LXXVI. Kennedy Rephrased for Greedheads: Brag not what you think you do for this country just by being rich, admit how much you depend on this country for being rich.
LXXVII. "The Market" without "The State" might be a fair, if it is small, or a gang, if it is bigger, and that is all. To say otherwise is not to have an interesting perspective on markets and states, but to reveal you don't know enough about either economics or politics for anybody but a good teacher to pay attention to.
LXXVIII. The best words to describe your average Ayn Rand fan are "government beneficiary," although occasional splashy success stories among her fans do sometimes also manage to be government employees or government contractors.
LXXIX. Is there any sweeter song in all the world than elites peddling predation and denial as "optimism"?
LXXX. Scandal is austerity's glamour.
LXXXI. Just as I have always found it hard to sustain any interest in the interest others have in my queerness, and yet I remain utterly fascinated by the quandaries of the diversity of desire for politics, so too I have always found it hard to sustain any interest in the interest others have in my atheism, and yet I remain utterly fascinated by the quandaries of the diversity of secularity for politics.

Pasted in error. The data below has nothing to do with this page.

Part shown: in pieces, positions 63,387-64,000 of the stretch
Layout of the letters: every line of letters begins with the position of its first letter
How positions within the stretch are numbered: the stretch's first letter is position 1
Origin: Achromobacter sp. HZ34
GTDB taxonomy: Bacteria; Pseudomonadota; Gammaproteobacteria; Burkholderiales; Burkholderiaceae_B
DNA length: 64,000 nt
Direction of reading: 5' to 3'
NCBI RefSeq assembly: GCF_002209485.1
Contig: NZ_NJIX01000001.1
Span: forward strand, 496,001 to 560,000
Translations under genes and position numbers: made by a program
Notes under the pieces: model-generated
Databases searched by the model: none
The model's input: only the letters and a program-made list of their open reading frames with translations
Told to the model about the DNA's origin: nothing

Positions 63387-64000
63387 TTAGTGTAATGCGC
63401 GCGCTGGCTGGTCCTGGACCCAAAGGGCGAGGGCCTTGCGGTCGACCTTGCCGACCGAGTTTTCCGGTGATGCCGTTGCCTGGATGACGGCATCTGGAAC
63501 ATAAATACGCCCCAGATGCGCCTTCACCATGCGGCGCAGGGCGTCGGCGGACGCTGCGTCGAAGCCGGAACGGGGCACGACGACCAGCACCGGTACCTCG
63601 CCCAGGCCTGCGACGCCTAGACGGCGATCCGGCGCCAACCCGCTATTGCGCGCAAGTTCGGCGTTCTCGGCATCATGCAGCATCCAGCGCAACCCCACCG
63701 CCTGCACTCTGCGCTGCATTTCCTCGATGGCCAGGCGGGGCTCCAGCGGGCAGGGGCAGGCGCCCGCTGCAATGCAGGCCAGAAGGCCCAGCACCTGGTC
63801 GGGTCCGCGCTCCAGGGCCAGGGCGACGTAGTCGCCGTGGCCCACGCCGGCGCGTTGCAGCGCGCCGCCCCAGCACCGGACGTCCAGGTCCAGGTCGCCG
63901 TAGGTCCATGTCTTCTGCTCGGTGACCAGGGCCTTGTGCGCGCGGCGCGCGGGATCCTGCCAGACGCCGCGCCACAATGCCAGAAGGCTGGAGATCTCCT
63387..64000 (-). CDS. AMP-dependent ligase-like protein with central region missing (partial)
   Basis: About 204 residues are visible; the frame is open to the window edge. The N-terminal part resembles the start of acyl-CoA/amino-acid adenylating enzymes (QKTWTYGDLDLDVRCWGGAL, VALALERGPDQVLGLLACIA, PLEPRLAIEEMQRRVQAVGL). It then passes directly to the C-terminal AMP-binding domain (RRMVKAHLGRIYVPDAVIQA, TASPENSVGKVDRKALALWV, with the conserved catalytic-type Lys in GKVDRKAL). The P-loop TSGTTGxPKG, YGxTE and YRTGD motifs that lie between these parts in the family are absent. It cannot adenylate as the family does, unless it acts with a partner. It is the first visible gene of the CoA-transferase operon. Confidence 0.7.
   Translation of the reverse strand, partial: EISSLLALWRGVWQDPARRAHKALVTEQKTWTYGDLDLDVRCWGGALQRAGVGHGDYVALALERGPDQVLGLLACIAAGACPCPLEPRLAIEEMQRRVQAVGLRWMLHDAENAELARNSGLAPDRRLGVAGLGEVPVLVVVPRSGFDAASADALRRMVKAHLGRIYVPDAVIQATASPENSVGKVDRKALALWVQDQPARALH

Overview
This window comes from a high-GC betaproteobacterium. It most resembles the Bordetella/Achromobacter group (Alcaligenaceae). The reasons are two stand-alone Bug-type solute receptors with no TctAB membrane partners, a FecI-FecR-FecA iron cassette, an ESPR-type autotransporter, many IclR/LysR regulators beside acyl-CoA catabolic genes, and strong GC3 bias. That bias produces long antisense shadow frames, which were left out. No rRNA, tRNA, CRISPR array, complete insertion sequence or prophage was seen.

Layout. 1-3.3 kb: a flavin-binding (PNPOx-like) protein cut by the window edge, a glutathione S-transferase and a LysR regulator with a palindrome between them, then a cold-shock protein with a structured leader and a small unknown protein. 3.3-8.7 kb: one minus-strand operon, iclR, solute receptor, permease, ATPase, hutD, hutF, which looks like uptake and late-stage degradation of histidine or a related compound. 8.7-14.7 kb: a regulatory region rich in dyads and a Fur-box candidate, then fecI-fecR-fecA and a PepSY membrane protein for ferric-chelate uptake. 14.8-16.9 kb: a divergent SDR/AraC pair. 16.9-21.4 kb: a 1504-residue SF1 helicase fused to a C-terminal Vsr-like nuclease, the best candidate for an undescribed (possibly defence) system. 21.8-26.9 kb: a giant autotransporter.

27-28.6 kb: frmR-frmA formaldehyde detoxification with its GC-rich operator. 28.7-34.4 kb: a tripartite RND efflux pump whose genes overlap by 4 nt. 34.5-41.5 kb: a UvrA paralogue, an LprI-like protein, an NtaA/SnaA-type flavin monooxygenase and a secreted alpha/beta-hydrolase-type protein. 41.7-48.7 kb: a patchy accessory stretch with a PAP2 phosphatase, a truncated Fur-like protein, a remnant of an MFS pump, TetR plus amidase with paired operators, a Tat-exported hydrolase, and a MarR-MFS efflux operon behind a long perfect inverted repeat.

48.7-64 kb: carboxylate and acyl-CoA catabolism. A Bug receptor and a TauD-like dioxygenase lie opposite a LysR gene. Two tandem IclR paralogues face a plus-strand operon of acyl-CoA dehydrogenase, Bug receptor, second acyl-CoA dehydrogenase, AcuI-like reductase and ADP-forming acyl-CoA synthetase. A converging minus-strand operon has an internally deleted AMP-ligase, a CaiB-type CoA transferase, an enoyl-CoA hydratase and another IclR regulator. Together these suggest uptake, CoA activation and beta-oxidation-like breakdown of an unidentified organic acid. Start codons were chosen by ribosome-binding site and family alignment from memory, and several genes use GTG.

LXXXII. If you are an atheist who believes in free markets or who believes evolution applies to history or culture you are not an atheist after all.
LXXXIII. It isn't an accident that "Un-PC" is the tag always accompanying an ugly lie someone privileged uses to bully someone precarious.
LXXXIV. Security without freedom is insecurity.
LXXXV. Democrats are the ones who want to get together through their government to help people, Republicans are the ones who want to get together through their government to harass people.
LXXXVI. Doctrinal "anarchism" seems to exist primarily to provide Republicans with endless rationalizations for irrepressible greed and to provide Democrats with endless rationalizations for irresponsibly not voting in mid-term elections.
LXXXVII. Corporatists are forever confusing profiteerism with patriotism, just as militarists are forever confusing patriotism with prosperity.
LXXXVIII. Until unemployment no longer holds out the prospect of death or dishonor every employment contract is made under duress.
LXXXIX. Republicans are fighting for elections that are fairer... of skin.
XC. Getting Republicans to agree on anything is like herding clowns.